I think “A” is what probably happens and how we end up with over 300 databases on DB Engines. But what about “B” ? Well I don’t have any good stuff lying around, but I did hurt my foot the other day and the doctors gave me some Tramadol, so lets down some of that and see what happens.
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News Feeds

Ron Burgundy Gets Hungry

Ron Burgundy (in Anchorman) gets Hungry

The “News Feed” is a core feature of social networks like Twitter, Facebook, or Vine (RIP). Let’s take a look at how we could model and implement this in Neo4j. Our social network needs Users (otherwise it would be kinda empty) that FOLLOW each other (otherwise it would not be very social). Those users need to POST some Messages (otherwise it would be boring). Here is our first attempt at a model (using Arrows):
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Catalogs and Hierarchies

street-samurai-catalog-large

When I was younger, friends and I would play a role playing game called “Shadowrun“. The game draws elements from science fiction, crime dramas, and magic and blends them all together to make a fun mess. You could be a Dwarf Shaman, an Elf Decker, a Human Rigger, an Orc Adept, a Troll Street Samurai or whatever combination your heart desired. Choosing a gender, race and archetype was just the beginning a more important question: “What is your character going to wear and take on missions?”
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Custom Importers

imports

When it comes to getting data into Neo4j, you have a ton of options. You can use LOAD CSV from Cypher, you can use the Import Tool, you can use the JDBC connector in APOC, and possibly a few more options I’m forgetting. Some of these require the data to be in a specific format, others that you write a little custom cypher. These work very well most of the time, but sometimes you run into data in weird shapes and coming in from vendors who aren’t willing to change just for you. What do you do in that case? Well, you write a custom importer. I’m going to show you how by importing the Cities database from MaxMind.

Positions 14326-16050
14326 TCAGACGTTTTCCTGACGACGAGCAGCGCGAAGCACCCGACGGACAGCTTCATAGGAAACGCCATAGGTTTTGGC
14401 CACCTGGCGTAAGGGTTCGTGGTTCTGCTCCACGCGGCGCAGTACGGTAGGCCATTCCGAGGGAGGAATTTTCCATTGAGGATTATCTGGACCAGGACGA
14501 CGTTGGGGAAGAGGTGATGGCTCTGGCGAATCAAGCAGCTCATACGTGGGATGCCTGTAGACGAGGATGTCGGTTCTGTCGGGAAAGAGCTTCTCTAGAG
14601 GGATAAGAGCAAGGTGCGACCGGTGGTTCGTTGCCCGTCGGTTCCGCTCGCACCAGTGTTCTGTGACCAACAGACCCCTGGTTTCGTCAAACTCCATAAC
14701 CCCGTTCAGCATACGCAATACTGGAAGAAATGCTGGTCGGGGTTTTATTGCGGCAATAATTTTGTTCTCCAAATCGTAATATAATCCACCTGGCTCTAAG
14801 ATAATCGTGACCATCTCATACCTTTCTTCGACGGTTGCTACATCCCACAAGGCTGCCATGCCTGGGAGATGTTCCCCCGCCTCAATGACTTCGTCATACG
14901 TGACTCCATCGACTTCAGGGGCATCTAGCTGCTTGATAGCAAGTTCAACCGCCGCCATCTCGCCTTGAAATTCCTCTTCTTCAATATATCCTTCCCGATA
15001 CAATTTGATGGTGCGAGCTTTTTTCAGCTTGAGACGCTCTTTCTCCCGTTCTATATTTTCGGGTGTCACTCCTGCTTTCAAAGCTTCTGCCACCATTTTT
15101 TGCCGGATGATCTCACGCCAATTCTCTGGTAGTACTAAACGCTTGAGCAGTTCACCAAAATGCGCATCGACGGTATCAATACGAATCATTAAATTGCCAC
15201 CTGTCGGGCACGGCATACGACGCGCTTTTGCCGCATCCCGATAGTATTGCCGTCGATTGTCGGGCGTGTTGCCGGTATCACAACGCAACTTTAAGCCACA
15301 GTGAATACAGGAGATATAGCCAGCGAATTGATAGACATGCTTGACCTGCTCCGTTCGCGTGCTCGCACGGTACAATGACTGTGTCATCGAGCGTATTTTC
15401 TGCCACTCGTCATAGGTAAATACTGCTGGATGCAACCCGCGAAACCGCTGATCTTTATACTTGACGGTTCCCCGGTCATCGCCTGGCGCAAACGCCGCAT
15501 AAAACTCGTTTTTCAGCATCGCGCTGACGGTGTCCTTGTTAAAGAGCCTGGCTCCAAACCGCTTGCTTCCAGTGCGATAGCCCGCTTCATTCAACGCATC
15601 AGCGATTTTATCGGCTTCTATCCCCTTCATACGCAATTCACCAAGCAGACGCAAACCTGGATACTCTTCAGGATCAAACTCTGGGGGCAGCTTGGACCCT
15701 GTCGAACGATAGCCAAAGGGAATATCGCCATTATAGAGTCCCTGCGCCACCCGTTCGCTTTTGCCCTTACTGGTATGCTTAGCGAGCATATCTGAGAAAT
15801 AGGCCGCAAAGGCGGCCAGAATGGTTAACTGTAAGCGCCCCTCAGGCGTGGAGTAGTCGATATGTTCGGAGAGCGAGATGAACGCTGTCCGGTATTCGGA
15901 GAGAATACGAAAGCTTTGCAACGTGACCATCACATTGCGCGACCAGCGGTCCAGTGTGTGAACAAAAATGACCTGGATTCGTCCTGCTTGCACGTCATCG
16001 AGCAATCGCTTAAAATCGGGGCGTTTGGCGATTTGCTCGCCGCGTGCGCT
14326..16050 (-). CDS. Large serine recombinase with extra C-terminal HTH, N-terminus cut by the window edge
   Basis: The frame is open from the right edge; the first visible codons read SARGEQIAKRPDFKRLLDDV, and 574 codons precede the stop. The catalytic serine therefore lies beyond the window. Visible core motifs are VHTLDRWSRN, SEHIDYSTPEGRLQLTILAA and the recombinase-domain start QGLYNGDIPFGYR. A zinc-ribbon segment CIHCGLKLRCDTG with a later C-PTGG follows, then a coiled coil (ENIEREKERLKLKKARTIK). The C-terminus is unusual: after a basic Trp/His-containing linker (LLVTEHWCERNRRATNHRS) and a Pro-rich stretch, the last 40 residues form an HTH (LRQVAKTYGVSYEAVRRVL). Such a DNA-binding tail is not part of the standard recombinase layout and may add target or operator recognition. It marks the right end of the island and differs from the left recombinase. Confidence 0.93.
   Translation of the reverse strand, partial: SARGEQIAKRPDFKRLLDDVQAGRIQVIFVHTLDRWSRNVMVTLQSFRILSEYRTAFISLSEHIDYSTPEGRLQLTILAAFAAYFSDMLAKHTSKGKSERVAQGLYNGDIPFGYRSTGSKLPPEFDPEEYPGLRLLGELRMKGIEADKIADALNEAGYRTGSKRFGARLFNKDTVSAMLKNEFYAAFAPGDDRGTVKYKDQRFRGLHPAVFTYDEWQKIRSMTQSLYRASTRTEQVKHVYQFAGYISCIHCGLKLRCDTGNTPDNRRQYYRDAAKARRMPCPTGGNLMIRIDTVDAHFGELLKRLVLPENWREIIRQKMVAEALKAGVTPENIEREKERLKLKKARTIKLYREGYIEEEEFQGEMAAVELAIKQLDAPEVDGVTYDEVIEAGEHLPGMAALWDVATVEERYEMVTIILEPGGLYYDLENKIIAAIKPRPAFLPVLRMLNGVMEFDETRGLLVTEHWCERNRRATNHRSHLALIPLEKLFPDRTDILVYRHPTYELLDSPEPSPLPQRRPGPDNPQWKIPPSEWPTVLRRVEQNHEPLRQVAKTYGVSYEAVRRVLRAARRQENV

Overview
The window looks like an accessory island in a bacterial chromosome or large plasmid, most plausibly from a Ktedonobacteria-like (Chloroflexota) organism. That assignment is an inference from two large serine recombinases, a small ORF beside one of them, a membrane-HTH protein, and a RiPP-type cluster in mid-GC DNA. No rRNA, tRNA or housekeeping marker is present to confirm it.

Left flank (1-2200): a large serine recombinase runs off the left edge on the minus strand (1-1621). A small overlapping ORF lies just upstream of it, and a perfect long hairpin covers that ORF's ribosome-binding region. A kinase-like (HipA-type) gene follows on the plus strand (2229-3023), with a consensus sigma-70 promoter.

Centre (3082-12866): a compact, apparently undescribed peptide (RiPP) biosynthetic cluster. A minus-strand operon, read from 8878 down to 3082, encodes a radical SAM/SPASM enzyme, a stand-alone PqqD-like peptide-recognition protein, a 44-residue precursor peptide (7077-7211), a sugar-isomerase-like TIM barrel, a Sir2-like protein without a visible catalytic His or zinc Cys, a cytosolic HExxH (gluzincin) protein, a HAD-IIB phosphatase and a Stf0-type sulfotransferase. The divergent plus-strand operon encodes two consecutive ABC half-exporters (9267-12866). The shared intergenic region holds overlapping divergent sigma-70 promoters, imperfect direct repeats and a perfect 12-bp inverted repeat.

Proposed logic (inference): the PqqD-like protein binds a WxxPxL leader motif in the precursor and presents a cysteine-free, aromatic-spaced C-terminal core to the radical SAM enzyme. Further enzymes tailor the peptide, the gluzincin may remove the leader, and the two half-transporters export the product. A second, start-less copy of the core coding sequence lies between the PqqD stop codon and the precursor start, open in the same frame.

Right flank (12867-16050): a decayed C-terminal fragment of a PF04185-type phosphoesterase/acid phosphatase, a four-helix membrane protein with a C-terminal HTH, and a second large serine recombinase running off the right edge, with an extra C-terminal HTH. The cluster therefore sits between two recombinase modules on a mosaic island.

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Flight Search with the Neo4j Traversal API

Screen Shot 2015-08-30 at 2.21.07 AM

Before Cypher came along, if you wanted to describe a graph traversal in Neo4j you would use the Traversal Framework Java API. The Traversal API is one of the many hidden gems of Neo4j and today we are going to take a closer look at it. Traversing a graph is about going on a journey. All journeys have a starting point (or points) so that’s the first thing we have to do, figure out where in the graph we begin. It can be a single node, or multiple ones, but they will go on the journey following the same rules, so its easier if it’s just one node or nodes of the same “type”.
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Using the Testing Harness for Neo4j Extensions

harness

I’ve been creating both unit tests and integration tests for Neo4j Unmanaged Extensions for far too long. The Neo4j Testing Harness was introduced in version 2.1.6 to simplify our lives and just do integration tests. Let’s try it on and see just how awesome we look. First thing we need to do is add the dependency to our project: